How to have better sex after 50

How to have better sex after 50

 · 11 min read

It's no longer the case that sex is exclusively in the rearview mirror of our lives once we pass our 50th birthday. In fact, your 50s could be the gateway to the best sex of your life. So have more satisfying sex and an all-around better sex life with these practical tips.

  • Building a positive relationship with your partner where they feel wanted is a stepping-stone to a great sex life.
  • Improving your sexual health starts with improving your physical and mental health.
  • Sexual pleasure comes in many forms, so it's important to keep an open mind when listening to what your partner wants.
  • There are hundreds of ideas for spicing up your love life—we've listed plenty for you to choose from and discuss with your partner, ranging from romance to erotica.
  • Sex tips for over 50s: FAQs

    • Does your sex drive decrease as you age?

      This varies from person to person, but peoples' sexual activity tends to decrease as they age. However, a healthy lifestyle and engaging in romantic and sexual activities helps increase sex drive and sexual desire at large. 

    • Should you see a sex therapist if you're not happy with your sex life?

      If you've tried various approaches to improve your sex life and been unsuccessful, or simply want someone to help you along, then absolutely, yes. Chat to your partner to see how they feel about speaking with a sex therapist or sexologist, too. And if they don't want to, ask what else can be done to have better sexual experiences together. 

    • Are there health benefits to having sex?

      Yes. Sex may:

      • Help you burn calories.
      • Improve your bladder control (as a woman). 
      • Improve your immune system.
      • Prevent prostate cancer. 
      • Lower your blood pressure.
      • Lessen pain. 
      • Lower the risk of cardiovascular disease.
      • Reduce stress.
      • Improve sleep.
      • Improve vaginal health. 
    • Can insecurities lead to a bad sex life?

      Yes. If you have a poor body image, can't relax in the bedroom as you worry your partner won't find you attractive or like what you do to them, or you're unsure whether your partner likes you, or not, this can lead to you feeling turned off.

    Editorial Note: We earn a commission from partner links on Age Times. Commissions do not affect our writers’ or editors’ opinions or evaluations. Read our full affiliate disclosure here.

    Are you asking yourself how to have better sex? Has your sex life petered out? Or is it good, but you just want some new ideas for foreplay, sex positions, or something else that might spice things up? Or did you meet the perfect partner but struggle to reach orgasm and feel that things in bed could be better? Whatever your situation, there are some straightforward tips for improving your sex life — and discussing it with your partner.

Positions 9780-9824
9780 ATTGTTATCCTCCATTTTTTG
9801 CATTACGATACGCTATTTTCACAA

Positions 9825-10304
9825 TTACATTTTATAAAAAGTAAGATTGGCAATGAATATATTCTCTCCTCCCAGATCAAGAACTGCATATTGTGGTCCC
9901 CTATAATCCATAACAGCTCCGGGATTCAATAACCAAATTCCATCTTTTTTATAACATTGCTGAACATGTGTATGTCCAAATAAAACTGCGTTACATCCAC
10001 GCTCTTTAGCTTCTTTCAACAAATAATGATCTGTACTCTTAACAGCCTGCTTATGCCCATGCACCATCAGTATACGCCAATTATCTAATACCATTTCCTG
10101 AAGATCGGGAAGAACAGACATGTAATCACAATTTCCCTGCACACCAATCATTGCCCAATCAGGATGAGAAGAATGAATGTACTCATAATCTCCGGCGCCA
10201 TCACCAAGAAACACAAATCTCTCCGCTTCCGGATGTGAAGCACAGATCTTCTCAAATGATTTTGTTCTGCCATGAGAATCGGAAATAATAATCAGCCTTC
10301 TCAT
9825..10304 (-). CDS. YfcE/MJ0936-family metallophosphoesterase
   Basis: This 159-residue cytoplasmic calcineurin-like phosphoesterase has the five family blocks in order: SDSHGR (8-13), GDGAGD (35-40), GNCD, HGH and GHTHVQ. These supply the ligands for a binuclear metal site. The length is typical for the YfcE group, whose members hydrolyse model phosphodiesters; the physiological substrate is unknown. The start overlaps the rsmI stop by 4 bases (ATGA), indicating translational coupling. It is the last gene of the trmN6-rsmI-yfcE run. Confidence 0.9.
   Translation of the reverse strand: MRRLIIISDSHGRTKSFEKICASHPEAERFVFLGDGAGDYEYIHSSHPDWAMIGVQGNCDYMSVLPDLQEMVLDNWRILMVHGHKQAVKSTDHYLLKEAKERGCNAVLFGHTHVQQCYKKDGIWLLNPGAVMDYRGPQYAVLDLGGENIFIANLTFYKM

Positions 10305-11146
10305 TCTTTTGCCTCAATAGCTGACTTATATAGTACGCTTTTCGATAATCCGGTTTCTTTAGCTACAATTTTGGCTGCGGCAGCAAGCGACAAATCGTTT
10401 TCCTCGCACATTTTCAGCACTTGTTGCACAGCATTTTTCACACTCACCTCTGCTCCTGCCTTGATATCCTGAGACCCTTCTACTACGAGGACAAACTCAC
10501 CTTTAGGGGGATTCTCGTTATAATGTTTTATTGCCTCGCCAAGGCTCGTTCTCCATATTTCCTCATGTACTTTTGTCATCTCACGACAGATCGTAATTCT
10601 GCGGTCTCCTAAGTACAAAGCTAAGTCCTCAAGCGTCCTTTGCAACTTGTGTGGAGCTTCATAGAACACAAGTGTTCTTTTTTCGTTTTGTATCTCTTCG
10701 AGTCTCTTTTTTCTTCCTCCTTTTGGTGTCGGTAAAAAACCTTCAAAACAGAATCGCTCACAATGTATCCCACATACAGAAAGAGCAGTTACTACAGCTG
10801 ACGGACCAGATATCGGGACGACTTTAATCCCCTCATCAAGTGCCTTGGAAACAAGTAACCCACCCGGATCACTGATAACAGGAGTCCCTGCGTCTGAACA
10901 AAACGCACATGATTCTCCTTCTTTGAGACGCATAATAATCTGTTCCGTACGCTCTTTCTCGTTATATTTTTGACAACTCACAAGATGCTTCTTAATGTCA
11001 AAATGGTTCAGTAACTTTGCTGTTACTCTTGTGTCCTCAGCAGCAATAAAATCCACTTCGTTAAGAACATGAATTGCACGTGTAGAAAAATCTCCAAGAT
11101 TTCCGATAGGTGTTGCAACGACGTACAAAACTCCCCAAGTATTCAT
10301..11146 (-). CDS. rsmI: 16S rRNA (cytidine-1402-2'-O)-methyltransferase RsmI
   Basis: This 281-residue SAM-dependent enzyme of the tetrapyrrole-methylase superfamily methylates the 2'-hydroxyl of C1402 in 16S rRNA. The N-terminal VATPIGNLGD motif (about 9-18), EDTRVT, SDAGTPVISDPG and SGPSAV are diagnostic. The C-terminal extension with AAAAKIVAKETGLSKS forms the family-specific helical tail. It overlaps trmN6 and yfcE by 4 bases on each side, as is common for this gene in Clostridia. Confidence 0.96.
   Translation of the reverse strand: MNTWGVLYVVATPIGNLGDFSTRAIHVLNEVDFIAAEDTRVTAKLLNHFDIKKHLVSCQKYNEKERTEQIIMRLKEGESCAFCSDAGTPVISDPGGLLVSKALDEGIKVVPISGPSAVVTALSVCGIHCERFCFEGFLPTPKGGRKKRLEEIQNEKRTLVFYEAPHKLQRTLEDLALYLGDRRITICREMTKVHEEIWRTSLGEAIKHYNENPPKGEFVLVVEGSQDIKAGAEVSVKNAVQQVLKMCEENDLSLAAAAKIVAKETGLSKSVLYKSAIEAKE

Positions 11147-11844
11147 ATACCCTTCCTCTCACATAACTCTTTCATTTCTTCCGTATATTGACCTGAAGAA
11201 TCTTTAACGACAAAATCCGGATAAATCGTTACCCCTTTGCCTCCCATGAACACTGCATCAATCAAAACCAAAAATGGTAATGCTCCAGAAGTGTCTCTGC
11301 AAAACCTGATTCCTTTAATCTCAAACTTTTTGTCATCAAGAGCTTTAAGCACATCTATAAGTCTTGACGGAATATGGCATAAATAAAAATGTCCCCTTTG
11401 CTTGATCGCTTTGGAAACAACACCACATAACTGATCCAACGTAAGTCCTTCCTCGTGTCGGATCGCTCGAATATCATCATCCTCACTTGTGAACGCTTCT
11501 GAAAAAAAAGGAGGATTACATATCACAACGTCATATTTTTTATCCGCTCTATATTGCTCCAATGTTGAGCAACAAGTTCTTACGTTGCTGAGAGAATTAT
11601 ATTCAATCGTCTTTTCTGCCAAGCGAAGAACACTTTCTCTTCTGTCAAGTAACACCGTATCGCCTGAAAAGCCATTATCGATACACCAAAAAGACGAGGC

It starts with emotions

    Great sex starts with emotions. Even if you're having casual sex with someone, they won't enjoy it if they feel you disrespect them or make them feel uncomfortable. This is, perhaps, even more noticeable in long-term relationships, particularly for women. The old joke that she's not going to want sex unless you take out the rubbish tends to hold true. But, of course, it's not really about the rubbish. It's about feeling loved, appreciated, and wanted. 

    So, what can you do to make your partner feel all of the above?

    • Compliment your partner regularly on their looks, personality, and attractiveness. 
    • Thank your partner when they do something you appreciate. 
    • In bed, point out when your partner does something that feels good. 
    • Tell your partner how much they turn you on. 
    • Make sure you understand your partner's love language so that you can ensure they feel loved. 
    • Listen to your partner in everyday life. Discuss how you both want to spend your time, run the household, and how you want to receive emotional support. Things continuously change, so have this conversation once a year.
    • Take an interest in your partner. Ask them about their day, current challenges, dreams, concerns, and so forth. Unfortunately, we often forget to ask the people closest to us what's really going on for them.
    • Pay heed. You might find your partner stringent, in need of acknowledgement, too prone to adventure, or too attached to making plans when you'd prefer to take the day as it comes, but that's how they are. So acknowledge their needs (as opposed to judging them) and share your own needs, so you find a balance.
    • Likewise, accept that your partner may love porn, oral sex, dirty talk, erotic books, or vibrators, as much as you detest them. 
    • Touch your partner daily. Cuddle them, hold hands, or simply sit close to them on the couch while watching the telly. 

    When someone feels: 

    • They can express their desires to you without fear of being judged.
    • You accept them and love them (even though you are straight-shooting and can tell them that they need to deal with stuff, too).
    • You support them to become their best selves.
    • You adore their looks, their body and how much they turn you on.